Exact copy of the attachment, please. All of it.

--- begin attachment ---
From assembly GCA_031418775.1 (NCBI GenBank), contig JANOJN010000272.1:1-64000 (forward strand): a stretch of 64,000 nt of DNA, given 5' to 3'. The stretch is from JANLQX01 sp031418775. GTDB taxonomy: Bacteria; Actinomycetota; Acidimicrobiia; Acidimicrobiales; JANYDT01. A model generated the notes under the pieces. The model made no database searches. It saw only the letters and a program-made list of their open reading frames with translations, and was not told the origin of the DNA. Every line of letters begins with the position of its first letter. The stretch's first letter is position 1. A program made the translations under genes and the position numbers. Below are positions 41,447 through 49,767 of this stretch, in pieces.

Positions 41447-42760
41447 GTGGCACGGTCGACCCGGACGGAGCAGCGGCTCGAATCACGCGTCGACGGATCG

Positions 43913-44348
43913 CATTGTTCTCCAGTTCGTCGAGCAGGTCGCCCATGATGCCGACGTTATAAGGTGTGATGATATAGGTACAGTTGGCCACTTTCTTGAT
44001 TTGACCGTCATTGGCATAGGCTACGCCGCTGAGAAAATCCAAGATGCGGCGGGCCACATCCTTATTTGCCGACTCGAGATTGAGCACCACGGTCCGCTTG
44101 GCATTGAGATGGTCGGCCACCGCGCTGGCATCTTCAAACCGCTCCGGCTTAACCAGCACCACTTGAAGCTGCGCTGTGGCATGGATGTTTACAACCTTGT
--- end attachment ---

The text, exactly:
From assembly GCA_031418775.1 (NCBI GenBank), contig JANOJN010000272.1:1-64000 (forward strand): a stretch of 64,000 nt of DNA, given 5' to 3'. The stretch is from JANLQX01 sp031418775. GTDB taxonomy: Bacteria; Actinomycetota; Acidimicrobiia; Acidimicrobiales; JANYDT01. A model generated the notes under the pieces. The model made no database searches. It saw only the letters and a program-made list of their open reading frames with translations, and was not told the origin of the DNA. Every line of letters begins with the position of its first letter. The stretch's first letter is position 1. A program made the translations under genes and the position numbers. Below are positions 41,447 through 49,767 of this stretch, in pieces.

Positions 41447-42760
41447 GTGGCACGGTCGACCCGGACGGAGCAGCGGCTCGAATCACGCGTCGACGGATCG

Positions 43913-44348
43913 CATTGTTCTCCAGTTCGTCGAGCAGGTCGCCCATGATGCCGACGTTATAAGGTGTGATGATATAGGTACAGTTGGCCACTTTCTTGAT
44001 TTGACCGTCATTGGCATAGGCTACGCCGCTGAGAAAATCCAAGATGCGGCGGGCCACATCCTTATTTGCCGACTCGAGATTGAGCACCACGGTCCGCTTG
44101 GCATTGAGATGGTCGGCCACCGCGCTGGCATCTTCAAACCGCTCCGGCTTAACCAGCACCACTTGAAGCTGCGCTGTGGCATGGATGTTTACAACCTTGT